Car crashes are the No. 1 killer of children under 12 years old in the United States. According to the National Highway Traffic Safety Administration, the best way to protect them in the car is to put them in the right seat, at the right time, and use it the right way.
That is why it is critically important that the Kentucky General Assembly enact House Bill 282, the Booster Seat Enhancement Bill that is a key piece of Gov. Steve Beshear's legislative initiatives for greater safety and protection of our most precious asset — our children.
Enactment would bring Kentucky in line with 31 other states, including all seven of our neighboring states, which require that children, once having outgrown harnessed child passenger seats, continue to use belted booster seats until they are 9 years old or 4 feet, 9 inches tall (57 inches).
The reason is simple: Motor vehicle seat belts were designed for adults, not children. But the added height of the booster seat enables the child to fit into a seat belt properly.
Consider the case of an 8-year-old of typical height — 49 inches. Envision that child buckled into a standard seat belt without benefit of a booster seat. Chances are that the shoulder belt is on the child's neck rather than the collar bone. The lap belt is up on the abdomen rather than over the lap and pelvis.
According to Kosair Children's Hospital, the ill-fitting lap belt puts the child at significantly greater risk of serious injury to the liver, spleen, pancreas, kidneys and intestines in the event of a crash.
The ill-fitting shoulder belt puts the child at much higher risk of a serious head or facial injury.
The following information from Kosair, drawn from 142 trauma cases involving children in motor vehicle crashes, was presented recently to the House Transportation Committee in Frankfort:
All were restrained in seat belts.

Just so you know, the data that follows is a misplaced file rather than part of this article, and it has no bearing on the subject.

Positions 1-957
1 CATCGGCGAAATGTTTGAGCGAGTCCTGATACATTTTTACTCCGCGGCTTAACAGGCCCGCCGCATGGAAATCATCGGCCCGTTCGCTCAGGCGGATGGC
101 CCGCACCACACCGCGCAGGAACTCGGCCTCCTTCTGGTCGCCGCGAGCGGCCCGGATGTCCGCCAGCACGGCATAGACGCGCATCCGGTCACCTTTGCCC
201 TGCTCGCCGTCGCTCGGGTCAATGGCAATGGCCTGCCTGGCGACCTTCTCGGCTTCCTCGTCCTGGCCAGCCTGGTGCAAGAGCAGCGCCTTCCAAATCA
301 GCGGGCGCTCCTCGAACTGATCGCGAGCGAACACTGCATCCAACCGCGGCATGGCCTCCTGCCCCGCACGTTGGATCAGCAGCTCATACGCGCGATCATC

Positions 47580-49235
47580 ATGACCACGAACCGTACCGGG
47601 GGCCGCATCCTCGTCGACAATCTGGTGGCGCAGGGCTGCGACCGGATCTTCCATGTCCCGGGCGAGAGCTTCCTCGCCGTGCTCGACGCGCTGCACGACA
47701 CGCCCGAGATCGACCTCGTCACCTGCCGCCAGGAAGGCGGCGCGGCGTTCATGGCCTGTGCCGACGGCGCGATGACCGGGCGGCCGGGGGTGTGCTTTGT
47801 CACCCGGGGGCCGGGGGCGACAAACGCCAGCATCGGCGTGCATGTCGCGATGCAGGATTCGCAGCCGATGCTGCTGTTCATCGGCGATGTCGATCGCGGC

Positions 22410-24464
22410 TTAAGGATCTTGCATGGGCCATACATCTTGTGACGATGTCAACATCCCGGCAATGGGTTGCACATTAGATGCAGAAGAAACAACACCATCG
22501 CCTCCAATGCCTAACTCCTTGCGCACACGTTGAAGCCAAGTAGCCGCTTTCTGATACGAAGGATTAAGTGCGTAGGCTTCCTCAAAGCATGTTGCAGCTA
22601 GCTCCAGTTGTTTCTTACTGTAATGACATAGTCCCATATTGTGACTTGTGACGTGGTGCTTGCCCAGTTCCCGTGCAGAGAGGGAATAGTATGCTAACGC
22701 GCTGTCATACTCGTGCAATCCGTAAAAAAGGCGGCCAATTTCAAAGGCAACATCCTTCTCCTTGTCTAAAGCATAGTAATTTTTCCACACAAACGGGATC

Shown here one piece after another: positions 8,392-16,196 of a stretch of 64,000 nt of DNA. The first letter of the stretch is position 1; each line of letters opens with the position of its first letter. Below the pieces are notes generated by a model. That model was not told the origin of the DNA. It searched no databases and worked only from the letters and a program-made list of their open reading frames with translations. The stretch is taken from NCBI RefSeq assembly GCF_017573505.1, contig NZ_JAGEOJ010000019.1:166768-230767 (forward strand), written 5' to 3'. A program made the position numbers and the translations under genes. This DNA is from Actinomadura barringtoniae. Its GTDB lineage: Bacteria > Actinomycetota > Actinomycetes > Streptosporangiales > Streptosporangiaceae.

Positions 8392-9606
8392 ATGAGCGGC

70 percent were older than 7 and younger than 10 — so a booster seat was not required.
All had injuries to internal organs.
Half the children had head or face injuries, of which 30 percent were severe.
1 in 5 had large-bone leg fractures.
One child had a traumatic amputation consistent with having a belt that was not snug.
Thanks to research by NHTSA and the American Academy of Pediatrics, we now know that our legal standard is not a sufficiently safe standard.
Our emphasis needs to be on what is safe, not merely what is legal.
HB 282 has been passed by the Kentucky House and now awaits action in the Senate.
Over the years, Kentucky has taken important steps aimed at improving the safety of children in passenger vehicles.
In 1982, the General Assembly passed legislation that for the first time required the use of child passenger seats, and in 1988 attached penalties for noncompliance.
The General Assembly followed up in 2008 with enactment of our current law, which requires use of booster seats for children under age 7 and between 40 and 50 inches in height.
HB 282 is not complicated legislation. If enacted, the booster seat already being used by a 6-year-old would continue in use until the child turned 9.
We applaud the Kentucky House for having passed HB 282. We strongly encourage and eagerly await passage in the Kentucky Senate.
Mike Hancock is secretary of the Kentucky Transportation Cabinet and Bill Bell is director of the Kentucky Office of Highway Safety.